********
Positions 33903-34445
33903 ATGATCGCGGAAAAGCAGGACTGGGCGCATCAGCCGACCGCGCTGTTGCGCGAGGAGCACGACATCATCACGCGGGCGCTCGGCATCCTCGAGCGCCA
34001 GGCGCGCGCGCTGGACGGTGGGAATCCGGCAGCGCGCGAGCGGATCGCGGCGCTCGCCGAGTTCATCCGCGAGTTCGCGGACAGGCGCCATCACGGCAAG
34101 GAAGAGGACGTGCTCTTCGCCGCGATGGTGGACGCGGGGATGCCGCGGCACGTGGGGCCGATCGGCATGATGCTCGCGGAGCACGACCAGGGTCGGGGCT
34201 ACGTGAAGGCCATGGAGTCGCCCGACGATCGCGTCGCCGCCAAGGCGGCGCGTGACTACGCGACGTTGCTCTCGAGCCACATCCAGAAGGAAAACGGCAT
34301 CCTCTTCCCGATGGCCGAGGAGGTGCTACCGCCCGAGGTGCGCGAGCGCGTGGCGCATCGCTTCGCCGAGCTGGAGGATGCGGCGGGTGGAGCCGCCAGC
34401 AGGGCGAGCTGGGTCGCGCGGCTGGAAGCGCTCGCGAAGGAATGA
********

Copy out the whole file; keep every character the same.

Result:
Positions 33903-34445
33903 ATGATCGCGGAAAAGCAGGACTGGGCGCATCAGCCGACCGCGCTGTTGCGCGAGGAGCACGACATCATCACGCGGGCGCTCGGCATCCTCGAGCGCCA
34001 GGCGCGCGCGCTGGACGGTGGGAATCCGGCAGCGCGCGAGCGGATCGCGGCGCTCGCCGAGTTCATCCGCGAGTTCGCGGACAGGCGCCATCACGGCAAG
34101 GAAGAGGACGTGCTCTTCGCCGCGATGGTGGACGCGGGGATGCCGCGGCACGTGGGGCCGATCGGCATGATGCTCGCGGAGCACGACCAGGGTCGGGGCT
34201 ACGTGAAGGCCATGGAGTCGCCCGACGATCGCGTCGCCGCCAAGGCGGCGCGTGACTACGCGACGTTGCTCTCGAGCCACATCCAGAAGGAAAACGGCAT
34301 CCTCTTCCCGATGGCCGAGGAGGTGCTACCGCCCGAGGTGCGCGAGCGCGTGGCGCATCGCTTCGCCGAGCTGGAGGATGCGGCGGGTGGAGCCGCCAGC
34401 AGGGCGAGCTGGGTCGCGCGGCTGGAAGCGCTCGCGAAGGAATGA